In its findings in a recent judicial discipline case, the Florida Judicial Qualifications Commission noted that the respondent-judge was, at the time of his misconduct, a new judge “who underestimated the process of transitioning from a well-respected, professional lawyer to a judge, and made a series of significant missteps.” Inquiry re Contini (Florida Supreme Court November 10, 2016). (The judge was reprimanded for sending an ex parte e-mail to the public defenders’ office while attending new judges’ training; failing to seek a recusal or transfer when an appeal of his denial of a motion to recuse based on the e-mail effectively froze his division; and making impertinent and belittling remarks in open court about that appeal.)
To ensure a smoother transition, anyone who because a judge-elect following this month’s elections might want to refer to a recent article published in Court Review, the journal of the American Judges Association, and written by the author of this blog. Entitled “So You’re Going to Be a Judge: Ethical Issues for New Judges,” the article begins by recommending that, “[a]fter being elected or appointed to the bench, a budding judge should immediately sit down and read the code of judicial conduct for her jurisdiction.”
Relying on judicial ethics advisory opinions, the article then lists the inquiries a soon-to-be judge should make about his community, financial, fiduciary, and political activities to evaluate what changes he should make even before taking the bench to be in conformance with the code after taking office. It also considers what gifts a new judge may accept, including receptions, that are offered to mark the new position, and examines whether a judge-elect can practice law between the election and taking office. The article discusses at length the winding up of a law practice, including duties to clients, payments for prior legal work, and disassociation from a firm. For example, the article notes that, “with certain conditions, after taking office, a judge may receive payment of legal fees for prior work done as an attorney, including hourly fees, flat fees, and contingency fees, from former clients, former partners, former firms, successor lawyers, or successor firms,” and then elaborates on those conditions.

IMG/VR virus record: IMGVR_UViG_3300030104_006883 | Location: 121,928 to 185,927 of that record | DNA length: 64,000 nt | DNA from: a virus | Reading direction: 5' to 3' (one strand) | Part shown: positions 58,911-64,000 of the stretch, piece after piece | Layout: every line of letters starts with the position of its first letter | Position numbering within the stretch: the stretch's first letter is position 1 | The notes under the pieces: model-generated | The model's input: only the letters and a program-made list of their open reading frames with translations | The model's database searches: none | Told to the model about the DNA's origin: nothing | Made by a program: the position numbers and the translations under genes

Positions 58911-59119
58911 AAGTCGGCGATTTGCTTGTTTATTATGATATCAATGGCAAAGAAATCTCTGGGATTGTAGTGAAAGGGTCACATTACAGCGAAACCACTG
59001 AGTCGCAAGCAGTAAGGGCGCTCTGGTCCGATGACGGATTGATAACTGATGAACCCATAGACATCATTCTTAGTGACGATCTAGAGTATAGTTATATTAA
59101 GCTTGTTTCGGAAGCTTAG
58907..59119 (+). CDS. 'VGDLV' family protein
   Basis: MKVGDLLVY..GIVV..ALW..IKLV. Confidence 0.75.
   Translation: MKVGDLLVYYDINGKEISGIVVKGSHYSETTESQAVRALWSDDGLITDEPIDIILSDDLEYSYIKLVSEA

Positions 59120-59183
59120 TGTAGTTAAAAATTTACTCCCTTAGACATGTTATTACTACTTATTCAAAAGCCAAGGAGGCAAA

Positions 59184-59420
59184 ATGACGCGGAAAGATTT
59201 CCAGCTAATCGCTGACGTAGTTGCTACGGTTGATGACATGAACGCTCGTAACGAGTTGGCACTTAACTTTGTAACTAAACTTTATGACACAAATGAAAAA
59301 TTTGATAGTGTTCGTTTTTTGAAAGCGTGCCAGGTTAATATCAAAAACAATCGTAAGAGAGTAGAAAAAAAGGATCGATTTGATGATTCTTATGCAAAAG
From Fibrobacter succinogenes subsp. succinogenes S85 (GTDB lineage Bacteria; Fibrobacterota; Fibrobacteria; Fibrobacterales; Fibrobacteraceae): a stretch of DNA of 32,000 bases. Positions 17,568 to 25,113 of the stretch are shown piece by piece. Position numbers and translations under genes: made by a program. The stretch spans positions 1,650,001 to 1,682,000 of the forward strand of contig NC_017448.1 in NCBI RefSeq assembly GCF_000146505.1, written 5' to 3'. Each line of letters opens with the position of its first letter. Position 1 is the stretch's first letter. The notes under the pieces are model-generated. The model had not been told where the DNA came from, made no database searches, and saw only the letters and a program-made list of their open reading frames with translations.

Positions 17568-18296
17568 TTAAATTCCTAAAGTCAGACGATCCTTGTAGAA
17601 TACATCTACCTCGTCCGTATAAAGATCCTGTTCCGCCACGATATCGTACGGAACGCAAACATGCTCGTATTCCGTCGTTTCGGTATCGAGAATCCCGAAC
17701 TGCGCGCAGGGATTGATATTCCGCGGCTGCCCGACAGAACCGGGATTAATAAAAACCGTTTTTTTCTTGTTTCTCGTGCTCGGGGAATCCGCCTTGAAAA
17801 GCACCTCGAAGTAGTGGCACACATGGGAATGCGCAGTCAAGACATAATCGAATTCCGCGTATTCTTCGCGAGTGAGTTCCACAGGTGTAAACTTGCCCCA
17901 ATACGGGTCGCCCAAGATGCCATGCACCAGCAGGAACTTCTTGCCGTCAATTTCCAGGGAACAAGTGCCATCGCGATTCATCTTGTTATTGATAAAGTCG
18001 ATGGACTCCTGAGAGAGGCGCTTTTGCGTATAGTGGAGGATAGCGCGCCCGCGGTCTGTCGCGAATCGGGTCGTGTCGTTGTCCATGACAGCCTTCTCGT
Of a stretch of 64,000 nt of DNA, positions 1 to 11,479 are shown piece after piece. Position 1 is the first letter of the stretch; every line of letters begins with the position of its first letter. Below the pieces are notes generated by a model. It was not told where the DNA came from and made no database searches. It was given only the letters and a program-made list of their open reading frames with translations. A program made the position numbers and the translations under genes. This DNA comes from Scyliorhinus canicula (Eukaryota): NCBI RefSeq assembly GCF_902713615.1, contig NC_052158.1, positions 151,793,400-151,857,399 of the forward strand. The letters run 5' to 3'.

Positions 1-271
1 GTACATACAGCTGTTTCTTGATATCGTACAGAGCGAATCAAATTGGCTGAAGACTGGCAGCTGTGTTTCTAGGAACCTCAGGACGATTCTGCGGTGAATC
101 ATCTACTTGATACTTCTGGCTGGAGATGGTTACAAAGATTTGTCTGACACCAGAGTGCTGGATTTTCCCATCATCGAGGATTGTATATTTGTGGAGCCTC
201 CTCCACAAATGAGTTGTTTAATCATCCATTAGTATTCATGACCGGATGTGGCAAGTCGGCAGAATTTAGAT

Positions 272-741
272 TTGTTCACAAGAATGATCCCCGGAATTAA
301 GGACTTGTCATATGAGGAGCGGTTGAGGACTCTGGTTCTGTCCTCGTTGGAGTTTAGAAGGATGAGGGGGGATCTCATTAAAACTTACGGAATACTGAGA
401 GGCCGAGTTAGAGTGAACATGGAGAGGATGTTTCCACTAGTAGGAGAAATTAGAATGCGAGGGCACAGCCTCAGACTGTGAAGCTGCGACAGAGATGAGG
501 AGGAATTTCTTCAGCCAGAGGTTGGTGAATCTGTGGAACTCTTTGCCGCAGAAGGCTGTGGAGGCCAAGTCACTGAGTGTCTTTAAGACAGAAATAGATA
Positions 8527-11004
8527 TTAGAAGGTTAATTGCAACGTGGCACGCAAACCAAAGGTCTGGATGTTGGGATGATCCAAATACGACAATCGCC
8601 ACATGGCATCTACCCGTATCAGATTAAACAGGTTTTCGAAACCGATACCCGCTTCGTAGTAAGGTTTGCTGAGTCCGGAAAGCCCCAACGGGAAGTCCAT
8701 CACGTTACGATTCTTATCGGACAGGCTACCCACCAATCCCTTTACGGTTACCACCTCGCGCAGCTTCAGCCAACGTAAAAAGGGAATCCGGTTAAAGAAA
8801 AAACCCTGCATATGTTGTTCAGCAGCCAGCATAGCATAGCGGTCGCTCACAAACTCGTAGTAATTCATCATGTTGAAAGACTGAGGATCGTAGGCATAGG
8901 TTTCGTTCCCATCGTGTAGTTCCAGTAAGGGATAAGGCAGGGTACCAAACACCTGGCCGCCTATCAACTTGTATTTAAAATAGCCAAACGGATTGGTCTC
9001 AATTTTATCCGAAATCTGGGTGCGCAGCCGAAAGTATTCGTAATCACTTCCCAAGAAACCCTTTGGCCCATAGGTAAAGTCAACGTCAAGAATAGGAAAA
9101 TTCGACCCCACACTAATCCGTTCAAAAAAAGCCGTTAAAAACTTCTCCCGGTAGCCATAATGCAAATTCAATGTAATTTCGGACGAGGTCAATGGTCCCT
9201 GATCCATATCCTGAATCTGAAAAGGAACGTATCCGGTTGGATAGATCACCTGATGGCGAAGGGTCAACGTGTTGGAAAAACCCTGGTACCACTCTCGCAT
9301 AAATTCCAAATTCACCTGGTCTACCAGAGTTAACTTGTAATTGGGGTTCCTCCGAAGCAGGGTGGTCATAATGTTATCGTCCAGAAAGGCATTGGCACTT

In addition, the fall 2010 issue of the Judicial Conduct Reporter has an article on “Disqualification Issues Faced by New Judges.” The topics covered include whether a judge is disqualified when a former client appears before the judge, when a former law firm or partner appears, and when a case is related to a case or investigation that was pending in a government office when the judge worked there. For example, the article describes the majority rule that a judge is disqualified from cases involving a former partner or firm as long as the judge is receiving payments for her former interest in the firm, identifies the states that have a bright line rule requiring a new judge to disqualify for a specific period from cases involving a firm, and lists the factors judicial ethics committees have advised judges to use in evaluating whether to recuse from cases in which a former partner or firm appears even after the financial relationship ends and in states with no set disqualification period.